Lawsuits Fly Amid State, Federal Changes in California Water Delivery and Use
California Environmental groups on April 29 challenged in court the state Dept. of Water Resources decision not to include a proposed 40-mile tunnel in its most recent environmental assessment needed to reauthorize long-term operation of the State Water Project—a 700-mile system of dams and aqueducts that moves water from the Sacramento-San Joaquin Delta to areas in the south.
The lawsuit comes as state water users now have legally challenged changes in amounts of water that can be delivered by the state system and as the state battles Trump Administration changes in its management of water delivery from the federal Central Valley Project system to expand amounts for agriculture.
The state issued a draft environmental impact report, required periodically under state law for its 60-year-old water system, without mentioning the proposed tunnel—called the One-Tunnel Delta Conveyance Project—as part of the overall water program, even though it had $300 million in design and engineering underway, Bob Wright, attorney for the Sierra Club told ENR. The group is among the lawsuit plaintiffs.
“The whole reason to think about a tunnel is to export more water, so obviously the tunnel needed to be included in the [report] for the total project,” he said.
In responses to comments on the draft environmental report, the water resources department said the tunnel project was not evaluated because it "is not considered reasonably foreseeable at this time.” Wright said the agency has created an “alternative reality.”
The water resources agency issued a notice that it was preparing an environmental assessment of the tunnel nine days after the comment period for State Water Project environmental report closed. The notice, issued Jan. 15, said the tunnel was proposed to develop new diversion and conveyance facilities necessary to restore and protect the state water delivery system's reliability.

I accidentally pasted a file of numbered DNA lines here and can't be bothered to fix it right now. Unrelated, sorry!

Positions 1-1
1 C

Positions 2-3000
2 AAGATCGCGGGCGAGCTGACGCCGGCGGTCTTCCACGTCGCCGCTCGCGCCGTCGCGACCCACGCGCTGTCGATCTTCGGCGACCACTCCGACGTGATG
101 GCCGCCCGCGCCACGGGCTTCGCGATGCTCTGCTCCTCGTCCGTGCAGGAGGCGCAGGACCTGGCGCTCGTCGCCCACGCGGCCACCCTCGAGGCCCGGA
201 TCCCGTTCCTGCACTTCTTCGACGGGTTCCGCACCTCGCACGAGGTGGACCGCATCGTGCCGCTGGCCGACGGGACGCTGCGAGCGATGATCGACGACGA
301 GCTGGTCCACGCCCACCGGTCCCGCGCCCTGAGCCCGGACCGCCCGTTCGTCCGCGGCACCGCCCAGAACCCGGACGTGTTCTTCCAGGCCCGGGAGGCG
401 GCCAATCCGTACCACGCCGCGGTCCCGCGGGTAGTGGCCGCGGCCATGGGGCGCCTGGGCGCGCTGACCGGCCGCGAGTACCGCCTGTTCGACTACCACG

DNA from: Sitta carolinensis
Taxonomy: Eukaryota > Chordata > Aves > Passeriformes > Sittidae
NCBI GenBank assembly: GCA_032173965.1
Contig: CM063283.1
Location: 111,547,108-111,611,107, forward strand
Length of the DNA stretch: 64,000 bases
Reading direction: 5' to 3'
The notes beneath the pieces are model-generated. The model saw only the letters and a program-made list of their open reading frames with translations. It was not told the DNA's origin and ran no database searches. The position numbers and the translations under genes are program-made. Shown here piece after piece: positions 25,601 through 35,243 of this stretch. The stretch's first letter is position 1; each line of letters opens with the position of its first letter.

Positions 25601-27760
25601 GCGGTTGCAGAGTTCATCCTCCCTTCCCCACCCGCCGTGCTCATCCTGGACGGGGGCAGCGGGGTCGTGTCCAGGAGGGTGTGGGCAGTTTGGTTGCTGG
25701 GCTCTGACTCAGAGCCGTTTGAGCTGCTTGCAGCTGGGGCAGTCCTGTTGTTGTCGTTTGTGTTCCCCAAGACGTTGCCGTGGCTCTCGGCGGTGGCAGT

The water resources department had previously approved a conveyance project called California WaterFix that involved construction of two 35-mile, 40-ft wide tunnels, but Gov. Gavin Newsom said in his state of the state address last year that he would only support a single tunnel.
The single tunnel would be sized to convey up to 6,000 cu ft/sec of water from the Sacramento River to state water project facilities in the south, the document says.
Construction and commissioning of the overall conveyance project, which includes intakes, four tunnel reaches, pumping plants, shafts and more to be built 190 ft below ground, would take about 13 years to complete.
Engineering, field studies and design for the environmental planning process will be done by state agencies, with no project cost yet estimated.
The department did not respond to a request for comment.
The lawsuit, filed in state Superior Court in San Francisco, was brought by the Sierra Club, the Center for Biological Diversity, Restore the Delta and the Planning and Conservation League.
The suit also challenges the state's conclusion that the massive water program has no environmental consequences.
“It’s bad enough that the state thinks the State Water Project has no environmental consequences, but it's completely absurd ... to separate [its] long-term operation from the tunnel project, which it is actively promoting as part of that long-term operation,” Kathryn Phillips, state Sierra Club director, said in a statement.